Archive for Medicaid

 

Beneficiaries Starting to Feel Effects of Medicaid Unwinding

With the end of the COVID-19 public health emergency, states are now undertaking in earnest the challenge of reconsidering Medicaid eligibility for millions of people currently on their Medicaid rolls – something federal law has prohibited them from doing since the early days of the pandemic.

And while 65 percent of those currently enrolled in Medicaid, according to a recent survey, are unaware of the current process and the possibility that they may soon lose their Medicaid eligibility, states are already reconsidering beneficiaries’ eligibility.

Learn more about what has become known as “Medicaid unwinding” and the impact it is starting to have on long-time Medicaid participants, in Arizona, Florida, Pennsylvania, and elsewhere in the NPR report “In some states, hundreds of thousands dropped from Medicaid.”

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Federal Health Policy Update for May 25

The following is the latest health policy news from the federal government for May 19-25.  Some of the language used below is taken directly from government documents.

Congress

The House Energy and Commerce Committee has advanced to the full House two bills with significant implications for health care providers.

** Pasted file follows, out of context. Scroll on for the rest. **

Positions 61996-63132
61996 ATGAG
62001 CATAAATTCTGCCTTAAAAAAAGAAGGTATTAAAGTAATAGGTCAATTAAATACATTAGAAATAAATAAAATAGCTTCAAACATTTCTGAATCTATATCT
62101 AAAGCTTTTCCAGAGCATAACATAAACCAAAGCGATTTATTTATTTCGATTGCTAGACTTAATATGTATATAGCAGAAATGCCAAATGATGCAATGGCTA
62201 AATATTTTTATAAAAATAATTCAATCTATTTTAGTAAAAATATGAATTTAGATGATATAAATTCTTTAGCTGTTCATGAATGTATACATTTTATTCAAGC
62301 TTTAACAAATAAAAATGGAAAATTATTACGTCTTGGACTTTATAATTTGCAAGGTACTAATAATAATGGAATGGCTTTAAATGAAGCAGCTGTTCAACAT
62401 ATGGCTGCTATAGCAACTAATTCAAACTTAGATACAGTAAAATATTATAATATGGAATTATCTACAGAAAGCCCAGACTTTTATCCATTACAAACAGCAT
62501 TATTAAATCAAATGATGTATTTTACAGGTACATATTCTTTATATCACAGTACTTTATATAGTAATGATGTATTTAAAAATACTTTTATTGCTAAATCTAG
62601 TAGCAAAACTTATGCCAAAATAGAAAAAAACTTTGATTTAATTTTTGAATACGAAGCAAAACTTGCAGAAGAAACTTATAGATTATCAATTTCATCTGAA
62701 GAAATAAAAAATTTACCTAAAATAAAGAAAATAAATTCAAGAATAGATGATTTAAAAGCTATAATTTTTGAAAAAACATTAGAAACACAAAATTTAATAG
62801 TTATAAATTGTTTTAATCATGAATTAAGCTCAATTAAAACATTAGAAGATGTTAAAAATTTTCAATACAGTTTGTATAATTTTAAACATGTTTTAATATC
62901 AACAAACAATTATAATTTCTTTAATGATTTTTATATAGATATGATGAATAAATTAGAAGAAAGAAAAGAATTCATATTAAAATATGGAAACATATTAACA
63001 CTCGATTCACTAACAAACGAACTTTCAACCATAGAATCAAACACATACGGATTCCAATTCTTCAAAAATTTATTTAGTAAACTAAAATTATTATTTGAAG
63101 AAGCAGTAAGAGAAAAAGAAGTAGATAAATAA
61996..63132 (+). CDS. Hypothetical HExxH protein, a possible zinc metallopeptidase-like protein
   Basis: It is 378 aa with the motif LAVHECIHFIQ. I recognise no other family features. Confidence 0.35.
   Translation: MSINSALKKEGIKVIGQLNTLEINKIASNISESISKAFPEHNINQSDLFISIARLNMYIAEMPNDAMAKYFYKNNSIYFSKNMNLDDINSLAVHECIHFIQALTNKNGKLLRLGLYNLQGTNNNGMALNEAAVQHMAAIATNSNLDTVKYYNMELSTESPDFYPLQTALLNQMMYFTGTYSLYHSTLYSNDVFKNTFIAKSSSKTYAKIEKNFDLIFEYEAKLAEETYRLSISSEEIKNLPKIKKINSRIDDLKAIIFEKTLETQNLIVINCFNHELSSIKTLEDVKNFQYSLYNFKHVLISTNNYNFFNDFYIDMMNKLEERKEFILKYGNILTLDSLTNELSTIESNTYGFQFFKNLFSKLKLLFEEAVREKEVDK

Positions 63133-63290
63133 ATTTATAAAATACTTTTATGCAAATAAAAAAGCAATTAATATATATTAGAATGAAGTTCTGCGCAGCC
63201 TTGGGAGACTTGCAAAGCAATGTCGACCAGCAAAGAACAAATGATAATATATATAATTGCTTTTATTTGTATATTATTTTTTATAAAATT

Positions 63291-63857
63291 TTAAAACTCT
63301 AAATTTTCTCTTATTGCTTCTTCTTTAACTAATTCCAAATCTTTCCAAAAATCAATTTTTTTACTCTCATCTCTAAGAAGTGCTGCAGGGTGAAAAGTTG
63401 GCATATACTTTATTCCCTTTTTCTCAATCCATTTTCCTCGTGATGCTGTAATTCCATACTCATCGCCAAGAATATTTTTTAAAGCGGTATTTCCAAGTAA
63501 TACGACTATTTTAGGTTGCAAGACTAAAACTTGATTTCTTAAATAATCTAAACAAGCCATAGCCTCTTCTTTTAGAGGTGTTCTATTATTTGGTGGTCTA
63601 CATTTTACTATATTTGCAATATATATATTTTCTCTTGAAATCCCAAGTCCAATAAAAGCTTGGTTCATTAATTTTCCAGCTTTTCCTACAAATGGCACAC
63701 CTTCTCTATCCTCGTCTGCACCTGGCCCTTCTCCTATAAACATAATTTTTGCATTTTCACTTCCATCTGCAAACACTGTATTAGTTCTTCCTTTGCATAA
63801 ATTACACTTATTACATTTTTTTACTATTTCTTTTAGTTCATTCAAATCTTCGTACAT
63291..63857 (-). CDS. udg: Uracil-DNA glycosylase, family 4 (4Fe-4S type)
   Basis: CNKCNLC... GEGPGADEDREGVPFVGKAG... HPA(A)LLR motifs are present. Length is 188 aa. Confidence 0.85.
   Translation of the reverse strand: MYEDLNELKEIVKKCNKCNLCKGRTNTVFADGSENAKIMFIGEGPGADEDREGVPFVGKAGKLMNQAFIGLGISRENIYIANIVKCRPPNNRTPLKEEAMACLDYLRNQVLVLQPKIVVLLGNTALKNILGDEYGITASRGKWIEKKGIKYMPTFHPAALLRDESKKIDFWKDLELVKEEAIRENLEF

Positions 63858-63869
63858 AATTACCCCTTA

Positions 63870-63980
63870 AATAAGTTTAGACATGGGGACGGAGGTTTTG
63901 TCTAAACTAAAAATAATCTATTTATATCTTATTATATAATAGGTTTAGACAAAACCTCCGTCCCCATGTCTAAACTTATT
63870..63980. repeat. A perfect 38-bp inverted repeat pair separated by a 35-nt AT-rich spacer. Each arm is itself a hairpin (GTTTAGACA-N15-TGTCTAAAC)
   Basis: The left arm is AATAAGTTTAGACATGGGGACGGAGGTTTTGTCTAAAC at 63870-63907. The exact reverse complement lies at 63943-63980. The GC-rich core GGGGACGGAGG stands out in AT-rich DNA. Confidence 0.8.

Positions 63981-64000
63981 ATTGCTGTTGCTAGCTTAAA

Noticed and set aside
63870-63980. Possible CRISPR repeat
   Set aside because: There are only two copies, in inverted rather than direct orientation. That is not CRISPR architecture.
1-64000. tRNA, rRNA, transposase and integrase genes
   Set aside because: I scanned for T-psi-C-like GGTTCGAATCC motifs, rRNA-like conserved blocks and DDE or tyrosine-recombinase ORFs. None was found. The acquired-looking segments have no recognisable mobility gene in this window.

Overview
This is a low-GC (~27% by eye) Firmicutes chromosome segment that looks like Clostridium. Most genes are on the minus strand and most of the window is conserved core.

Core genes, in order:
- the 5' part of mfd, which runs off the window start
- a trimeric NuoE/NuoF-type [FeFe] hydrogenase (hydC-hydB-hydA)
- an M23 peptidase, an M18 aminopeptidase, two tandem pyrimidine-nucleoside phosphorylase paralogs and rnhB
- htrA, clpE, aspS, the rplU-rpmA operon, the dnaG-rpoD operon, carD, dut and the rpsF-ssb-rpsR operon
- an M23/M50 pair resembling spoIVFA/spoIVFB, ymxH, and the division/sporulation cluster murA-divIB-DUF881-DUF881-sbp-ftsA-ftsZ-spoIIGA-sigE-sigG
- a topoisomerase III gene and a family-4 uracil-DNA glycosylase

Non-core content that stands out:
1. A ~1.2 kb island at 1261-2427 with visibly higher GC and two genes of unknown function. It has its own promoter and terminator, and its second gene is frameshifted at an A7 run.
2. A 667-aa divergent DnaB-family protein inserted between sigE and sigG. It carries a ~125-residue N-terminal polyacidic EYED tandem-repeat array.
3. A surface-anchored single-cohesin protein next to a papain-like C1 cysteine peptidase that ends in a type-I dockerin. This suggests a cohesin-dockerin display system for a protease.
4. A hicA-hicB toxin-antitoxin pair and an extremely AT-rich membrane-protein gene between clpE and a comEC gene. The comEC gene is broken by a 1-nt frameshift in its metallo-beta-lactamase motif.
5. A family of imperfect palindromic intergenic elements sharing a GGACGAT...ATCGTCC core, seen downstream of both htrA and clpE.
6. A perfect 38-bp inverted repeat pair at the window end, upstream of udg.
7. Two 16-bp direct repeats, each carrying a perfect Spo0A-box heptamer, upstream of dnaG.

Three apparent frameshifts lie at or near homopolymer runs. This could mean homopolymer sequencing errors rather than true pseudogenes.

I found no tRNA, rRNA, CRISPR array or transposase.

• H.R. 3561 calls for delaying $8 billion a year in Medicaid DSH cuts for two years – cuts scheduled to take effect in October; imposing site-neutral payments for drug infusion services provided in off-campus hospital outpatient departments; imposing stronger price transparency requirements on hospitals; and requiring hospitals to report selected ownership information to the federal government.
  • H.R. 3290 would impose new reporting requirements on participants in the 340B prescription drug discount program.

Centers for Medicare & Medicaid Services

  • CMS has updated its FAQ on waivers and flexibilities after the end of the COVID-19 public health emergency.  Among the issues the revised FAQ addresses are hospital billing for services delivered via telehealth, including such matters as billing for originating site facility fees (including when patients are served by hospital-based outpatient departments), clinic visits, mental health services provided remotely; and billing for “hospitals without walls” services.  The FAQ also addresses changes in COVID-19-related

Federal Health Policy Update for May 18

The following is the latest health policy news from the federal government for May 12-18.  Some of the language used below is taken directly from government documents.

Congress

The House Energy and Commerce Health Subcommittee has approved and advanced five bipartisan health care bills.

  • H.R. 3281 combined a number of proposals into a larger package and includes provisions that would:
    • delay for two years Medicaid disproportionate share (Medicaid DSH) cuts currently scheduled to take effect on October 1;
    • require health providers to use a unique identifier for each off-campus or remote outpatient department beginning in 2026;